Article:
Lifting weights to lose weight

14.04.2018

The importance of strength training is often overlooked and many women fear that lifting weights will cause them to bulk up and lose their femininity. Ladies this is not the case!

Both the latest fitness research and my own real-life experiences show that strength training is one of the fastest routes to fat loss and becoming leaner and is a necessary partner alongside aerobic exercise for a healthy lifestyle.

So before you say ‘no’ to weights and spend your next workout only on the treadmill or solely focusing on aerobic exercise, take some time to challenge your preconceptions and learn about the benefits of strength training for women.

Smashing myths…

We do not have nearly as much testosterone, the main growth hormone responsible for muscle hypertrophy(growth) as men and bulking up is highly calorie dependent.

Many women miss out on the benefits of strength training due to the misconception that they will develop bulging muscles but this couldn’t be further from the truth. We do not have nearly as much testosterone, the main growth hormone responsible for muscle hypertrophy(growth) as men and bulking up is highly calorie dependent. In general when women take part in strength training, the changes to their muscles are related to tone, strength, and endurance rather than size. Because muscle is denser than fat, it squeezes the same amount of weight into less space. That means the more muscle you build, the tighter and leaner your body will look.

The Benefits…

Increases your metabolism for hours after training

Numerous studies have demonstrated conclusively that strength training burns fat much more effectively than running for a long-duration or even an hour long aerobic class like Zumba.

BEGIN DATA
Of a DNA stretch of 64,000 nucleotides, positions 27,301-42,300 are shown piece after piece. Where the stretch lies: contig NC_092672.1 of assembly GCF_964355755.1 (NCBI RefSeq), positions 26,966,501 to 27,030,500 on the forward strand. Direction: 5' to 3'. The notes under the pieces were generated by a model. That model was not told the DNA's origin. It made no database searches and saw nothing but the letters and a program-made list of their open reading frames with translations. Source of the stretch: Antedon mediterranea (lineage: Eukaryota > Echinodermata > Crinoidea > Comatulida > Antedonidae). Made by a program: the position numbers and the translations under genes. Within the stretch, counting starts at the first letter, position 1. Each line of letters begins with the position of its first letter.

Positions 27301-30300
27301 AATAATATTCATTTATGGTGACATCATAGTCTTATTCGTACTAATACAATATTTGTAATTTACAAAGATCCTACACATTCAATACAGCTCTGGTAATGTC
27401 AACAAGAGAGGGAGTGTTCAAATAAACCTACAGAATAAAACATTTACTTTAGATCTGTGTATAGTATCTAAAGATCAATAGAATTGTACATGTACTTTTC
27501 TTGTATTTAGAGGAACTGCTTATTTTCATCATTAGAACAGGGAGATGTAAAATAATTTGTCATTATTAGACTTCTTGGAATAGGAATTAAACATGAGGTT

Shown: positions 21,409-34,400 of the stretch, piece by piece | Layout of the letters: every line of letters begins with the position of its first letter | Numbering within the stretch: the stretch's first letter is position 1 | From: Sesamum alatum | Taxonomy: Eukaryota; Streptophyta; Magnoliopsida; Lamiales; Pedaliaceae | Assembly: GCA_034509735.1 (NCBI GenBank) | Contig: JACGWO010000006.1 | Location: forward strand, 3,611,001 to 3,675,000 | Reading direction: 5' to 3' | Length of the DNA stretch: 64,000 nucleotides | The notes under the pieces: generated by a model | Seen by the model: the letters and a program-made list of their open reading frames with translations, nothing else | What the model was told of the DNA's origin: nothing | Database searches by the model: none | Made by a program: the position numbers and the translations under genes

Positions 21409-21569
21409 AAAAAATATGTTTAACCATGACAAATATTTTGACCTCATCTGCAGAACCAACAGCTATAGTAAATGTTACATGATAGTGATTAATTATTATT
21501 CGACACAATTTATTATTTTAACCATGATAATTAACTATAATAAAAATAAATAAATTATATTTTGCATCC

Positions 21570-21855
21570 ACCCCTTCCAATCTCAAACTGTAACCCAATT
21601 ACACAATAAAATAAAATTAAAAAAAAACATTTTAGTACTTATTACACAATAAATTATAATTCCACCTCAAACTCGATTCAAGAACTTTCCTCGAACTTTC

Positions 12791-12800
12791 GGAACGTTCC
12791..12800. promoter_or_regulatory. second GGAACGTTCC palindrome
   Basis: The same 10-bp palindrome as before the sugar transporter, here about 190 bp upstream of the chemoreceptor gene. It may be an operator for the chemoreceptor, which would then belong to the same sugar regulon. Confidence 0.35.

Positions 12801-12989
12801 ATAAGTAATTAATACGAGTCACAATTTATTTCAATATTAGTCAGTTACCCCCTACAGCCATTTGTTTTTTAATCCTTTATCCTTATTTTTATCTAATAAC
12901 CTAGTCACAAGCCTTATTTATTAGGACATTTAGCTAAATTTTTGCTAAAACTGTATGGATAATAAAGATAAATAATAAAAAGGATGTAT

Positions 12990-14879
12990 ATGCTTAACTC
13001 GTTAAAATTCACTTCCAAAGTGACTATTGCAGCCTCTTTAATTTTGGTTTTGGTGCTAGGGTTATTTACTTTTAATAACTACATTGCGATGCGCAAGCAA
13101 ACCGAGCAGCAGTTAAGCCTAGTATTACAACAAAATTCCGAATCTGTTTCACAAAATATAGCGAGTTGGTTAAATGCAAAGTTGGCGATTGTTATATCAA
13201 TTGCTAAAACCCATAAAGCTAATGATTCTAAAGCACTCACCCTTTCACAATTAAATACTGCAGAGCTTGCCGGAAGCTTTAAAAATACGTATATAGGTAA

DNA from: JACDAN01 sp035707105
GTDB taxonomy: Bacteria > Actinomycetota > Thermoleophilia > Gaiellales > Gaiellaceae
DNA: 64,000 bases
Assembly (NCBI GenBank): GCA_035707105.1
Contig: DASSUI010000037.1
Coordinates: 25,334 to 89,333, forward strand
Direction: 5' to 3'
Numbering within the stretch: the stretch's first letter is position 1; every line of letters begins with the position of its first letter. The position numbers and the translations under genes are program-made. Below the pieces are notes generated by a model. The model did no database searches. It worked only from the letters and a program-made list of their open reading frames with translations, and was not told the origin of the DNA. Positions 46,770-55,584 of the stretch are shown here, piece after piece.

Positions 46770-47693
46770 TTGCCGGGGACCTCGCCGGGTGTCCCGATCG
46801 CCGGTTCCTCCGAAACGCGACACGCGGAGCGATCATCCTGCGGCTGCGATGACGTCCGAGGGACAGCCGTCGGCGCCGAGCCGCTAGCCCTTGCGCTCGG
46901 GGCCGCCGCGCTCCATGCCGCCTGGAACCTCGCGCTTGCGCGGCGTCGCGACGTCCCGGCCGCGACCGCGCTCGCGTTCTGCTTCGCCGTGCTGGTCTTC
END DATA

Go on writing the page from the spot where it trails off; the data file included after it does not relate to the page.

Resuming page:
In a study published in The Journal of Strength and Conditioning Research, women who completed an hour-of strength-training burned an average of 100 more calories in the 24 hours post workout than those who just did aerobic exercise.

Helps you lose body fat…          

Whilst long duration aerobic exercise such as swimming, cycling, and running burns fat while you’re exercising, anaerobic (without oxygen) exercise such as weight training burns calories long after you’ve stopped exercising. This is because your body is in an oxygen deficit following a strength-training session and is forced to work to rebuild its oxygen stores. It can last for up to 24 hours post-workout, with some research suggesting up to 48 hours depending on the intensity of the workout.

The result? Your resting metabolism is increased and you burn more calories after a weights workout than if you’d exercised aerobically for the same (or longer) period of time.

The increased lean muscle mass gained from strength training will also help your body burn more calories throughout the day at rest. This is because it costs more energy/calories to maintain muscle than it does fat.

So anyone who wants to lose fat should make every effort to hold on to, and even gain lean muscle mass.